There’s a story kind of struggling for air, on a self-asserted CCTV “data-mining” capability called Trapwire – erroneous/incredibly incomplete coverage in NYT, better in coverage by NBC and Daily Caller and couple others I was quoted in last night, few very informative pieces in less-exposed outlets. My group Project PM as well as Wikileaks (which is being covered ATM only in context of Assange troubles, which are indeed key) and Telecomix have been working on it for a week now, mostly last 48 hours, based on the original materials, which stem from the 5.2 million Stratfor e-mails taken by Anon and now being distributed in groups by topic by volunteers at Wikileaks who have access to the entire set.

Portion removed for privacy of another activist. Meanwhile, a syndicated article that appeared on the 13th in at least six major Australian outlets including Sydney Herald was entirely pulled from all of them next day, and the much-delayed explanation (which apparently appeared in Herald print today, but not anywhere at all online, other than a vague and somewhat odd Tweet by one of the two authors who’s also an editor, that Cubic Corporation – which acquired Abraxas, parent in turn of spin-off Abraxas Applications – made some sort of complaint to the effect that it itself is not really “connected” to Trapwire since, apparently, it was developed, marketed, and then put into motion via the spin-off two years before Cubic felt inclined to purchase Abraxas.

That Cubic managed to hide any association with another, less official “spin-off” of Abraxas, Ntrepid – with which Abraxas shares key board members and draws upon capabilities developed/maintained by Anonymizer, which Abraxas bought shortly before its own purchase by Cubic, and which seems to have been created entirely to win (which it did) a bid for persona management software (fake online people) put out by USAF in 2010 and later confirmed by CENTCOM spokesman to be in operation at McDill and Kabul, under use of “multinational forces” and under Earnest Voice. When this first came out of the HBGary e-mails that my other “associates” seized from them in early 2011 (after they made threatening remarks to FT about allegedly having identified our “lieutenants” and our non-existent “co-founder and leader” and planning to talk to FBI, which was itself very bizarre), we did a lot of “media outreach” on the issue, and then when two very good colleagues of mine from The Guardian did a report on it, they never discovered that Ntrepid had any connection to Cubic at all, which wasn’t mentioned in the piece. Six months later one of my guys at PM finally found a 2010 Cubic tax filing that showed Ntrepid, like Abraxas, is “wholly owned” by Cubic.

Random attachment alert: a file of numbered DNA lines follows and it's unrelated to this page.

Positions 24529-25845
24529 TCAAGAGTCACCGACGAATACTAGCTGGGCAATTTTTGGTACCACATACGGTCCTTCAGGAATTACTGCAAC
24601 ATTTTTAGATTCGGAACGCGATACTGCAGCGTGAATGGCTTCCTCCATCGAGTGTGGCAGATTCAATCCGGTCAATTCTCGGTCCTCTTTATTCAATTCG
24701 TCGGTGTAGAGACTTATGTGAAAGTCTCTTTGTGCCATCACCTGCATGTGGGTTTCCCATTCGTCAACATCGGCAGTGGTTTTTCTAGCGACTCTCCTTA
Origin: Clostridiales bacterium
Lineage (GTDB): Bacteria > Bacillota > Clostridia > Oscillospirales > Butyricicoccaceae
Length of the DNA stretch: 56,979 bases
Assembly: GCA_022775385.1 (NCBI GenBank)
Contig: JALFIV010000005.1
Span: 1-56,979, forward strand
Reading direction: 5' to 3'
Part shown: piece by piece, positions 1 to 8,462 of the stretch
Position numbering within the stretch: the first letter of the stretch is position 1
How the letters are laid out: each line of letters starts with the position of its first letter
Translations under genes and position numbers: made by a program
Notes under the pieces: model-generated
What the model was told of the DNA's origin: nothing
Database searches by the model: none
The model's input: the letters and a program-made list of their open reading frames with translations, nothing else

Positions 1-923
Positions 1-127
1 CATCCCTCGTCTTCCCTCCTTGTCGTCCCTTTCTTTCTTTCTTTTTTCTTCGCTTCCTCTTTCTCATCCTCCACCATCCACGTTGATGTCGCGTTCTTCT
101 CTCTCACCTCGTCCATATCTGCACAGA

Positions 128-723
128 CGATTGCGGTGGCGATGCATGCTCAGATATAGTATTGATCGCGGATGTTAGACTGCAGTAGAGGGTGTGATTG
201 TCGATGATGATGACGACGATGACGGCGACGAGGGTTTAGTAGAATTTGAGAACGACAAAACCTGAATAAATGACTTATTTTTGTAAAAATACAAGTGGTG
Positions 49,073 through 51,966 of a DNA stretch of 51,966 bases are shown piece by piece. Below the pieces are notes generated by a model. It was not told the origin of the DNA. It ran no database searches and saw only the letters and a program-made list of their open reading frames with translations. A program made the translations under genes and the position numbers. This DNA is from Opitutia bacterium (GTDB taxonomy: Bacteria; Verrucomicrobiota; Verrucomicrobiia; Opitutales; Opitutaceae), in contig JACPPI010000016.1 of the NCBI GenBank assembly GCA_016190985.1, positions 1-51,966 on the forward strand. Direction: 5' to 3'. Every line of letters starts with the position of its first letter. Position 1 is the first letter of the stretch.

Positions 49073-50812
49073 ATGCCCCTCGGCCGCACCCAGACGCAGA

So now that’s at least out there – at least to those who happen to read our niche wiki on intelligence contracting affairs. A few reporters and other folks with megaphones or access, but most not too regularly.

Despite the “question” of whether Cubic has anything to do with the direction of Trapwire as it has with at least other, even less “official” spin-offs of Abraxas (as proven by merger records and a couple other documents pulled up just in last few days), and insomuch as that one of those even notes Cubic’s expected “synergies” from Abraxas merger – and of course this question is allegedly the reason why an article was disappeared and not edited or corrected or even initially acknowledged and even still not acknowledged in any way that the majority who read the now-gone story online can see it for themselves, NYT does not mention Cubic at all in its piece yesterday, which claims fears of it are “wildly exaggerated” based on what reporter was told by DHS officials who are unnamed and not quoted. Here:

In two years of following this issue closely and sometimes being directly involved, I have never seen anything like this. At the least, I hope this will give you some insight into how ill-equipped the U.S. media in particular has been to cover this trillion-dollar topic in almost any meaningful way, and want to thank you again for what Businessweek has done and for allowing someone with my views to take part in your very timely panel last month. Thanks, and hope all is well. Here is info we’ve compiled, plus samples of insightful coverage of Trapwire and our work on it, much from last 24 hours: (a partly silly piece I wrote last night that nonetheless includes much of the new documentation, tax records, etc)